Here we go again, people — you know the drill. Tips are flooding our inboxes from users across the US and Canada reporting some major BIS issues. Namely, it’s not working. We’ve heard from several Rogers users up in Canada as well as tons of AT&T and Verizon customers here in the US. Claims range from intermittent service interruptions to full-on “all is lost, my ‘Berry is dead” reports. Roll call… Is your ‘Berry alive?
Good news for all of the Fido BlackBerry wannabes out there. As expected and just like we told you last week, Fido did indeed begin training its employees for the arrival of BlackBerry with a targeted launch date of February 4. Sadly it looks like Fido really is going to start things off with the Pearl 8100, but at least it’s going to allow people to BYOBB. Well, unofficially at least.
The 8100 will go for $400 month-to-month/off contract, $350 on a 2-year, and $25 on a 3-year with voice and data. As for the data plans to be offered, they are as follows:
- $15 – Unlimited personal email and IM
- $25 – 500MB
- $30 – 1GB
- $60 – 3GB
BES won’t be offered as Fido is now a low-cost carrier and its parent company Rogers would prefer you to get your BES on with them, but tethering is allowed at no additional cost. You know, unless you go over your data limit.
Fido, which recently underwent rebranding that saw it reposition itself as a bonafide low-cost carrier, is pushing its parent company Rogers Wireless for permission to sell BlackBerry smartphones in time for the holidays. Fido had killed its BlackBerry Connect services earlier this year as it simply didn’t have any BlackBerry devices in its lineup. As such, Fido found itself paying royalties for an product that it essentially didn’t even offer. Now with the skyrocketing popularity of data-dependent smartphones and thousands of customers who have a BlackBerry feeling left out, Fido sees that it’s failure to offer BlackBerry devices and services is an opportunity cost it would rather not have. Specifically, Fido is looking at selling the WiFi-enabled and UNO-capable (think T-Mobile’s UMA and Rogers’ TalkSpot) 8120 Pearl leading up to the holidays and then adding the 8220 Pearl Flip to its catalog after the holidays. In addition to this, Fido would offer support for all other BlackBerry handsets and devices that feature BlackBerry Connect. Sounds good, yes?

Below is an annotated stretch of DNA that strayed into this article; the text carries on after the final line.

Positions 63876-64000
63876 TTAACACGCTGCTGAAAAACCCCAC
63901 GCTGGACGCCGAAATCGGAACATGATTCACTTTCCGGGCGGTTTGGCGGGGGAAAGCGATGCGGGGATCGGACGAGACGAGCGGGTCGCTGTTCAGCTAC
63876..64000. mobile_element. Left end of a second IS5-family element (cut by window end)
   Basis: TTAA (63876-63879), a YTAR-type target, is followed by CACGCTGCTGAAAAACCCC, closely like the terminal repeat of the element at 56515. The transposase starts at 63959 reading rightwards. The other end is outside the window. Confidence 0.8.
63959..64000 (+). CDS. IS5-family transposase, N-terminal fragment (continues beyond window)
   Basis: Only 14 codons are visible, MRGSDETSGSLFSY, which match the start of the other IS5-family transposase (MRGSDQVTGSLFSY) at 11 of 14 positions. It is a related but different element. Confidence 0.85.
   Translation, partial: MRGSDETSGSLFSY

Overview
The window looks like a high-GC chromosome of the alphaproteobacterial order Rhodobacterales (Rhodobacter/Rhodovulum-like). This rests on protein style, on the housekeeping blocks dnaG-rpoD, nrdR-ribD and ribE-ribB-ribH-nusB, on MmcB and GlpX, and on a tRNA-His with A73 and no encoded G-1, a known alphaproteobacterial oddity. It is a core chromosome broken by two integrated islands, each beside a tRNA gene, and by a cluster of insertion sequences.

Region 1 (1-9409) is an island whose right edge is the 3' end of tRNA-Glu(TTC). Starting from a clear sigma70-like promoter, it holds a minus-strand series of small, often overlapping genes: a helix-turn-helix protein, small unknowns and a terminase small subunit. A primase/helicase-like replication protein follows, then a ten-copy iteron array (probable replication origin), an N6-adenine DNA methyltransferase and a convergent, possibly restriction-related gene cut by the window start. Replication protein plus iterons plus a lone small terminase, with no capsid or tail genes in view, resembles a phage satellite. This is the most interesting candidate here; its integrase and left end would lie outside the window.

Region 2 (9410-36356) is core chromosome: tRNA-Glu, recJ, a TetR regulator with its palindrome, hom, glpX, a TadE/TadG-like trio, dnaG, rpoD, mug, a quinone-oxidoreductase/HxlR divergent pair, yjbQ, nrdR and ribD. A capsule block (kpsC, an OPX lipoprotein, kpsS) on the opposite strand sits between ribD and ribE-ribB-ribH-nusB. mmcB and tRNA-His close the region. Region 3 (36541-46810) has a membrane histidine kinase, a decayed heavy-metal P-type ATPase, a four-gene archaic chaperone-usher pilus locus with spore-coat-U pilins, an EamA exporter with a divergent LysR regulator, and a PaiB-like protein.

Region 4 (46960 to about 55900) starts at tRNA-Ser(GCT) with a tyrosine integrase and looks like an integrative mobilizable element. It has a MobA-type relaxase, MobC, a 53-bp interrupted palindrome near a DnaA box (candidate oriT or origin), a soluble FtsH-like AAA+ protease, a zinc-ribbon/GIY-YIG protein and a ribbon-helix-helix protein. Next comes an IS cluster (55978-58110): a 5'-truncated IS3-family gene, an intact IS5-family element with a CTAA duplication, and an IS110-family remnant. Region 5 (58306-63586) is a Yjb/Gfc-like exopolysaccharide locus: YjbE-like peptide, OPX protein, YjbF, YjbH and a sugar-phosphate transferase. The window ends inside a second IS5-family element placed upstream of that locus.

Rogers has just released a slew of new BlackBerry data plans for your emailing and browsing pleasure. There’s still no unlimited BIS option, which is a bit confounding given the upcoming unlimited iPhone Data plan, but this is Rogers after all, so we’re not terribly shocked. The new plans breakdown as follows:
- $30 – 300 MB
- $60 – 1 GB
- $80 – 3 GB
- $100 – 6 GB
Um, yeah. That’s not cheap, though we have a hard time imagining a scenario in which 1 GB of data isn’t enough for average monthly usage, let along 6 GBs. Then again, with the upcoming Bold and its 3G radio, the potential for exorbitant data usage will certainly increase.